STAR WARS: EPISODE I – THE PHANTOM MENACE 3D
**** (out of 5)
February 10, 2012
Liam Neeson as QUI-GON JINN
Ewan MacGregor as OBI-WAN KENOBI
Natalie Portman as PADME AMIDALA
Jake Lloyd as ANAKIN SKYWALKER
Ian McDiarmid as SENATOR PALPATINE
Directed by: George Lucas
BY KEVIN CARR
Listen to Kevin’s radio review…
I am a self-admitted “Star Wars” baby. No other film series, work of literature or pop culture element has been more instrumental in my childhood and entertainment over the years. I was five when “Star Wars” came out, and yes, I’m one of those fans who doesn’t quite feel comfortable referring to that movie as “A New Hope” because it will always be “Star Wars” and nothing more to me.
I played with the toys as a child, saw each movie when it came out multiple times in the theaters. Hell, I even remember watching “The Star Wars Holiday Special” on live TV back in 1978 and loving it. (I was only seven at the time of the airing, so you’ll understand my perspective.)
When the prequels came out, I loved them. I loved each one of them. I come from the perspective of an unapologetic fan of the series, warts and all. So getting a chance to not only see a “Star Wars” movie in the theater again, let alone seeing it in 3D, let alone seeing it with my kids for the first time… this was a momentous event.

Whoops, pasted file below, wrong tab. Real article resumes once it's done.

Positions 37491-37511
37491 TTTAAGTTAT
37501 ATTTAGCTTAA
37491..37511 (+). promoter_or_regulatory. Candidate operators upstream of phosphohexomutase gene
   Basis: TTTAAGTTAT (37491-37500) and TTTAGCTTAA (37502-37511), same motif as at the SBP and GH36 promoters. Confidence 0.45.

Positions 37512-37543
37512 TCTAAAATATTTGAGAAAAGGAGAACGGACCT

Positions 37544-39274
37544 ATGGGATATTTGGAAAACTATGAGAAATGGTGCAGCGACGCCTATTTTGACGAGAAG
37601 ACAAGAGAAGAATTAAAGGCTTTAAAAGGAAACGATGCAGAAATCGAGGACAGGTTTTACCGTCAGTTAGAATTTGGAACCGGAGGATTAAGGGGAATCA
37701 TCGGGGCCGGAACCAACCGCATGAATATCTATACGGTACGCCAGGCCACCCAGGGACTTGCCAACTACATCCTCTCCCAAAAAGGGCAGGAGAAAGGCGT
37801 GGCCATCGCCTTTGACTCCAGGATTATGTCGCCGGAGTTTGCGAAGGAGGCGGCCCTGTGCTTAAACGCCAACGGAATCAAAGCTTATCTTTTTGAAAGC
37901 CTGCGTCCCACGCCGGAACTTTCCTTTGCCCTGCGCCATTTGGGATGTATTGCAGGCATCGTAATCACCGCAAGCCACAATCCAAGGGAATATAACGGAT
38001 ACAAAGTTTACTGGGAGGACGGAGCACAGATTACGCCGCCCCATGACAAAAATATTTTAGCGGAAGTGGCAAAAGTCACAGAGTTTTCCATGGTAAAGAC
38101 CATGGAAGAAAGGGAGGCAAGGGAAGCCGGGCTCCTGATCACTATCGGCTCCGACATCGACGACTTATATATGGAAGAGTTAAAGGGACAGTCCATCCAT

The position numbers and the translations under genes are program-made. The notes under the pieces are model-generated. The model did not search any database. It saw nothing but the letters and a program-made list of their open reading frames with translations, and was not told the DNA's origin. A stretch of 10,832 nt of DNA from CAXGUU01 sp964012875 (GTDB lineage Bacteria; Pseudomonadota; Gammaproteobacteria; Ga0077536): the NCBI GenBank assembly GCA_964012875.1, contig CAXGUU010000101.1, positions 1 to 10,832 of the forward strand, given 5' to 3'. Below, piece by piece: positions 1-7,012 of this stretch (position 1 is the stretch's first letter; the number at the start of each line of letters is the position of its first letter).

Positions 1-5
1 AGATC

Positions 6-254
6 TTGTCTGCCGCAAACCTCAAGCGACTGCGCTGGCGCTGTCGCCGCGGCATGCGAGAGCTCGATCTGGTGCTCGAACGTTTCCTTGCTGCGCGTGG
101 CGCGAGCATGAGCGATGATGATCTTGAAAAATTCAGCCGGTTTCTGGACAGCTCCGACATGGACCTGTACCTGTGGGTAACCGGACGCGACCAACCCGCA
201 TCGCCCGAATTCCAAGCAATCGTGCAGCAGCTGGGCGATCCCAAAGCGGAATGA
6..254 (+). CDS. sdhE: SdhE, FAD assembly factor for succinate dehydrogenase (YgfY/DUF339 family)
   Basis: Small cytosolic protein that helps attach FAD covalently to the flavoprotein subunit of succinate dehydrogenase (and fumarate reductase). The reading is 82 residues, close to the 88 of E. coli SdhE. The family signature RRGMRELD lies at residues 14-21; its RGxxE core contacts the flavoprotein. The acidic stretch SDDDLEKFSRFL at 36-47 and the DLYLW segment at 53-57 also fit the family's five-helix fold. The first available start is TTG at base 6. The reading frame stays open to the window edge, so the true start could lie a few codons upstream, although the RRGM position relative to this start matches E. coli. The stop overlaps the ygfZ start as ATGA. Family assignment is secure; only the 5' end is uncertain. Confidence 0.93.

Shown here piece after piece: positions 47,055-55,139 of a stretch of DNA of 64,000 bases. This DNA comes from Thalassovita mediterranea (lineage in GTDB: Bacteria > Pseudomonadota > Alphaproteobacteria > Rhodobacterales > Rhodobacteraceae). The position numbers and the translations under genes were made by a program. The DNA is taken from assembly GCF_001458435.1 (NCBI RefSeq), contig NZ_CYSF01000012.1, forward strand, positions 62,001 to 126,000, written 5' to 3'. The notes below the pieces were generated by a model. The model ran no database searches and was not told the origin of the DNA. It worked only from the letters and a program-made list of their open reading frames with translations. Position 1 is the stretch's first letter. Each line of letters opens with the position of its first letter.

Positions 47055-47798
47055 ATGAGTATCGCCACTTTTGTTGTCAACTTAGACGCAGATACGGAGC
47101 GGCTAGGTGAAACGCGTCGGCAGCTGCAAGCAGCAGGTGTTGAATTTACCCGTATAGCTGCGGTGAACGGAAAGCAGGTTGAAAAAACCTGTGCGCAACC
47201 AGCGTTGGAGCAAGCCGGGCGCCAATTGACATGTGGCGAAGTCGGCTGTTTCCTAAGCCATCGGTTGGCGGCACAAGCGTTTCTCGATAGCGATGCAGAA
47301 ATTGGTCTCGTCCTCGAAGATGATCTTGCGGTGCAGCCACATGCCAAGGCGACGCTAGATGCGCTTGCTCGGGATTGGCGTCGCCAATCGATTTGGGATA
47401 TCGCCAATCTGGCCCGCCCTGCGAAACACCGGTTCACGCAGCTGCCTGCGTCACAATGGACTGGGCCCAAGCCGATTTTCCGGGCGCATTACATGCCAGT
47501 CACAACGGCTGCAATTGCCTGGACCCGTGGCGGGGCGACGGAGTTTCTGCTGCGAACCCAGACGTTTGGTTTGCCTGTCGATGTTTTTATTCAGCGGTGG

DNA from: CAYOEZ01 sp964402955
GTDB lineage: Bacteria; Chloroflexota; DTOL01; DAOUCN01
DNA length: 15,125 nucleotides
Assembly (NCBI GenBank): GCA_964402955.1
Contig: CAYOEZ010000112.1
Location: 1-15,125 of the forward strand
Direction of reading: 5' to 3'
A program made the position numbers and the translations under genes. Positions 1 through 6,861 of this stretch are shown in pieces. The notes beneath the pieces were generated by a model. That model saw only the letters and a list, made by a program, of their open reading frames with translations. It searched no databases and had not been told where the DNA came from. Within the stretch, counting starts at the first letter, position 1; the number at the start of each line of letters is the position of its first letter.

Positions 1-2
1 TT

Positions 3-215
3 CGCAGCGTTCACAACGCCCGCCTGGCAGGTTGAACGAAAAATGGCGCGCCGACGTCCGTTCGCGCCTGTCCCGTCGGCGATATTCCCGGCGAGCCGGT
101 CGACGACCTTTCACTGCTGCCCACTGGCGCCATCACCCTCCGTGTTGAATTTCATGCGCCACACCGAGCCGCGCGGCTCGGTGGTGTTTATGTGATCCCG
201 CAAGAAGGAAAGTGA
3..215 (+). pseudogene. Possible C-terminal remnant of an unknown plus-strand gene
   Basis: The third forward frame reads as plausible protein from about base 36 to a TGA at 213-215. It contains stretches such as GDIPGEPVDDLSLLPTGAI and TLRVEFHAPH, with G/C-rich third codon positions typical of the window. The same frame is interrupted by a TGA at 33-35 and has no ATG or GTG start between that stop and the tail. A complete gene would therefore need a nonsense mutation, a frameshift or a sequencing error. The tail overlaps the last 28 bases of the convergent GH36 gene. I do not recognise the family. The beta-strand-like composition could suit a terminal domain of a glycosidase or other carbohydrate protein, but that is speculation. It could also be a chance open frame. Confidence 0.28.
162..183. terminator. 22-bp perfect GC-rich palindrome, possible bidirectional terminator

Instead of writing a typical review, I’m taking a different approach. I won’t bury the lead here… I loved seeing this movie again. And if you’re one of those people who cannot fathom why I would, I’ll start with a defense of the film, especially in regards of just having seen it, sitting between two of my sons, ages eight and ten.
Here’s what I hear most complaints about…
1. Jar Jar Binks
I get it. He’s an annoying character. He’s childish. He’s goofy. He’s not cool in any sense of the word. Ahmed Best gave him an irritating voice reminiscent of the godawful Jackalope on “America’s Funniest People.” He’s a terrible addition to the series.
However, watching it again, knowing that there’s no escaping him or the Gungans in the film, I wasn’t so bothered by him. In essence, he’s the cute Ewoks from “Return of the Jedi.” He’s the tiny robot that flees from Chewbacca in the first “Star Wars.” He’s the element of the film that keeps the otherwise humdrum political discussions tolerable to children.
This was no more apparent to me than when, about half-way through the film, my ten-year-old son leaned over to me and whispered in my ear: “I love Jar Jar.”
Whether you want to believe it or not, the “Star Wars” films always have been made for kids. That’s why the toys sell so well. And most of the fans out there loved them as a kid and only soured on them when they got older and couldn’t remember what was so appealing to them from that age. I’m the same way with “The Ewok Adventure.” It’s a terrible film with goofy-ass characters, but I loved the hell out of that TV movie when I was a kid.
2. The dialogue
Yes, the dialogue is bad. It’s downright terrible. But so was the dialogue in the previous three films. Luke whining about going to Toshi Station? C-3PO’s constant yammering about the odds (which he never does in five other films) in “The Empire Strikes Back”? Han and Luke’s witty banter on Jabba’s skiff in “The Return of the Jedi”? It’s been there since the start.
3. The acting